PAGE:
And with banks and other financial institutions taking tentative steps into cryptocurrencies, Gensler is well-equipped to spearhead more comprehensive regulation to govern the sector.
As a lecturer on blockchain technology and cryptocurrencies at MIT’s Sloan School of Management, Gensler is no stranger to the digital asset industry and while he is bullish on blockchain, his views on cryptocurrencies are less sanguine.
Having made himself available to both Republicans and Democrats as a resource for information on cryptocurrencies, earlier this month he testified before a House committee full of members who worked with him during the financial crisis under the Obama administration.
Gensler’s views on what happened during the financial crisis are illuminating.
In an interview with the Wall Street Journal, Gensler remarked,
“In the late ’90s, I was part of the broad consensus saying certain things, like derivatives markets, wouldn’t undermine financial stability.”
“But guess what, it did. Eventually we addressed that as a nation and brought it into the public policy envelope.”
Given Gensler’s already express views on cryptocurrencies, in particular ICOs, it wouldn’t come as a surprise that just as banks and financial institutions start entering the cryptocurrency space, Gensler will be on hand to encourage greater regulation.
For Bitcoin proponents and other participants in the cryptocurrency space, Gensler should be a welcome figure.
While greater regulation may be anathema to the ethos of the blockchain, which is built on the foundation of a trustless, decentralized network of independent actors, it could provide the push needed for institutional investors still hesitant about the nascent asset class.
Gensler could also help to accelerate some of the other aspects where blockchain technology could dramatically improve efficiency, such as trade credit, commodities and stock trading, as well as payment systems.
In this regard, Gensler may favor the issuance of a digital dollar, to ensure that the greenback and the U.S. financial system continues to be the center of the global financial universe and to ensure that U.S. sanctions continue to have bite.
Biden has already embraced a proposal to offer banking services through the post office, to better serve the unbanked, and to create a government-run credit reporting company to prevent potential discrimination in credit reports.
By extension, a digital wallet and digital dollar could become the backbone of such a system because it is far more cost effective and easier to access and roll out.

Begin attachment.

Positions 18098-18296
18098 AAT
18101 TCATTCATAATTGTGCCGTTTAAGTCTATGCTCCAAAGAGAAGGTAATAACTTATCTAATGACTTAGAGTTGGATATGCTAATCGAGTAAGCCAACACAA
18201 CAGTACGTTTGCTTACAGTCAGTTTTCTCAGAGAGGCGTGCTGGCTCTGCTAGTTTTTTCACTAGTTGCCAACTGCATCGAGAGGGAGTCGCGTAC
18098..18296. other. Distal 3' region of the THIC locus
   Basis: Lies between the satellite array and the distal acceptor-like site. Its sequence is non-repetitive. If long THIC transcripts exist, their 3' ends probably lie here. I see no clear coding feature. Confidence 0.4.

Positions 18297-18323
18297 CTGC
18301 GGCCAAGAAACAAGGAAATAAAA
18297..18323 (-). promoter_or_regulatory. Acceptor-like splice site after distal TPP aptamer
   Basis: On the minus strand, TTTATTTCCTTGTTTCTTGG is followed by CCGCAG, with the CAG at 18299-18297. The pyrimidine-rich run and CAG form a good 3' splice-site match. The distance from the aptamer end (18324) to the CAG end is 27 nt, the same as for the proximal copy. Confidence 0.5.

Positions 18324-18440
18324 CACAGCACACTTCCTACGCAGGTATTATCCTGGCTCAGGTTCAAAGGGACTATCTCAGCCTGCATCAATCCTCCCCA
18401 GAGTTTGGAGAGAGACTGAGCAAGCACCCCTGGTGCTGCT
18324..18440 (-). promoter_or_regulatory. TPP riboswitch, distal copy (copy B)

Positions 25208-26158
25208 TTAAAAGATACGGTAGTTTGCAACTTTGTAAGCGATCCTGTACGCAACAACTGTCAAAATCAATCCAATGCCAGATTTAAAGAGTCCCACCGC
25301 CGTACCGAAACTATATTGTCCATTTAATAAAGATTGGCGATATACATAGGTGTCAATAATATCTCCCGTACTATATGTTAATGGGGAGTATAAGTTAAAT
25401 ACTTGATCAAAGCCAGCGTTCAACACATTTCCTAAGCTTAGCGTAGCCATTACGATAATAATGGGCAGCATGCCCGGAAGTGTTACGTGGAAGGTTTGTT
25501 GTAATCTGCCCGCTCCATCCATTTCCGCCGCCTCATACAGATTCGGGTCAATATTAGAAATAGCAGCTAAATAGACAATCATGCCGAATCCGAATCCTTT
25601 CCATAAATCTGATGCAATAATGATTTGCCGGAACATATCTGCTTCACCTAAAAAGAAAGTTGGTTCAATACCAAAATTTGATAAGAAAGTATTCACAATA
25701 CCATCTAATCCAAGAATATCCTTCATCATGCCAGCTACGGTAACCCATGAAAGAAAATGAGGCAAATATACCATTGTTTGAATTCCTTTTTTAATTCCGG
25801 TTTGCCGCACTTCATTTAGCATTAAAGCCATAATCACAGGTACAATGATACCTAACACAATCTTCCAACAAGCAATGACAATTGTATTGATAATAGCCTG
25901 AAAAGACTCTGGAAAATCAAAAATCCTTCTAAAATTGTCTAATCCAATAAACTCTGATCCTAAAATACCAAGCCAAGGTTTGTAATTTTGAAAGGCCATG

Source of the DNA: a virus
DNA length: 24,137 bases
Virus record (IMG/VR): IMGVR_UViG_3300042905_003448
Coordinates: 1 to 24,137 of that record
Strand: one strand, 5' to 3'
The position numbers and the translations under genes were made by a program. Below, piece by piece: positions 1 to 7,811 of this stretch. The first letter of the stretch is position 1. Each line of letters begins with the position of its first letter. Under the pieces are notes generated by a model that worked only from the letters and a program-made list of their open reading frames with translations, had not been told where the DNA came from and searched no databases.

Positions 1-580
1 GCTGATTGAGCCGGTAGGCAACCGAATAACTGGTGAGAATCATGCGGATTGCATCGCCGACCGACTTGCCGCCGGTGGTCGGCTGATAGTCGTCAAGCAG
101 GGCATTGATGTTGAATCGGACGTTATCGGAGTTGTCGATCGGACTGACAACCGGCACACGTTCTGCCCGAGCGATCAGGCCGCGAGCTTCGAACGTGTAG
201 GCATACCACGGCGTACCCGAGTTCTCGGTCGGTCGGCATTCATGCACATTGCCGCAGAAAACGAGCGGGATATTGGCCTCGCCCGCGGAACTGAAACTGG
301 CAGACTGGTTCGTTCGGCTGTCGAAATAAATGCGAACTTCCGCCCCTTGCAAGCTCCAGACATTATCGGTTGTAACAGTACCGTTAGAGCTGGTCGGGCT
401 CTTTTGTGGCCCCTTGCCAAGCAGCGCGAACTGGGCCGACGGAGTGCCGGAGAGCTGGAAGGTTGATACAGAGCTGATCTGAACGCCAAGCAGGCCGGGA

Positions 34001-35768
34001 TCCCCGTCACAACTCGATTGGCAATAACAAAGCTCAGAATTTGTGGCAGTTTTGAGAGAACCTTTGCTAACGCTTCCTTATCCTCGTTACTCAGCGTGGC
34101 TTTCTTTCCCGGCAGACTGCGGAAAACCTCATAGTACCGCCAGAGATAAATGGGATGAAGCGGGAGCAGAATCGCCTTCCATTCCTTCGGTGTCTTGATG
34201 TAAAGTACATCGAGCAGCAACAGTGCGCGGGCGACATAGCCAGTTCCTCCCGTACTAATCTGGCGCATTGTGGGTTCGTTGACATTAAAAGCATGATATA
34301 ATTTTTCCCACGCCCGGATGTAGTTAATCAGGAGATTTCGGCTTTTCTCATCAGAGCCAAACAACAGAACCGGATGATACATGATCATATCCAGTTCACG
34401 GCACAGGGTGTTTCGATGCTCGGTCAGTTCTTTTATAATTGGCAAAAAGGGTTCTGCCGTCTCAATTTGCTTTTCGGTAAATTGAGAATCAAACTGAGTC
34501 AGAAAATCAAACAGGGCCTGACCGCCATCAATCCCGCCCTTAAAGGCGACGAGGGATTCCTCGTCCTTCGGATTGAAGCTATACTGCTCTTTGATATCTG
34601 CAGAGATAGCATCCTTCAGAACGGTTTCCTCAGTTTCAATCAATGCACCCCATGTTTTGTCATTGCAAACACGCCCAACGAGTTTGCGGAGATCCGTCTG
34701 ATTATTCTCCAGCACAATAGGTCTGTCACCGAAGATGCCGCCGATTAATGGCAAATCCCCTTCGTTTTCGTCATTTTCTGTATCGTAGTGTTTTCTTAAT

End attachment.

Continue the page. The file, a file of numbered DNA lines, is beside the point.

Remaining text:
Overall, the Biden presidency, should be seen as a positive step for the development of Bitcoin and cryptocurrencies.
While there may be more regulation, wider adoption of cryptocurrencies and blockchain technology may be better served by more comprehensive and certain legal frameworks.
Given the generals that Biden may appoint to his court, to carry out his direction, the next few years for Bitcoin and Biden will be very interesting to say the least.
Patrick is an innovative entrepreneur and a lawyer passionate about cryptocurrencies and the business world. He is the CEO of Novum Global Technologies, a cryptocurrency quantitative trading firm. He understands the business concerns of founders and business people helping them to utilise the legal framework to structure their companies to take advantage of emerging technologies such as the blockchain in order to reach greater heights. His passion for travel, marketing and brand building has led him across careers and continents. He read law at the National University of Singapore and graduated with Honors in the Upper Division and joined one of Singapore’s top law firms, Allen & Gledhill where he was called to the Singapore Bar as an Advocate & Solicitor in 2005. He created Purer Skin, a skincare and inner beauty company which melds the traditional wisdom of ancient Asian ingredients such as Bird's Nest with modern technology. In 2010, his partner and himself successfully raised $589,000 from the National Research Foundation of Singapore under the Prime Minister’s Office. He has played a key role in the growth of Purer Skin from 11 retail points in Singapore to over 755 retail points in Singapore and 2 overseas in less than a year. He taught himself graphic design, coding, website design and video editing to create the Purer Skin brand and finished his training at a leading Digital Media Company.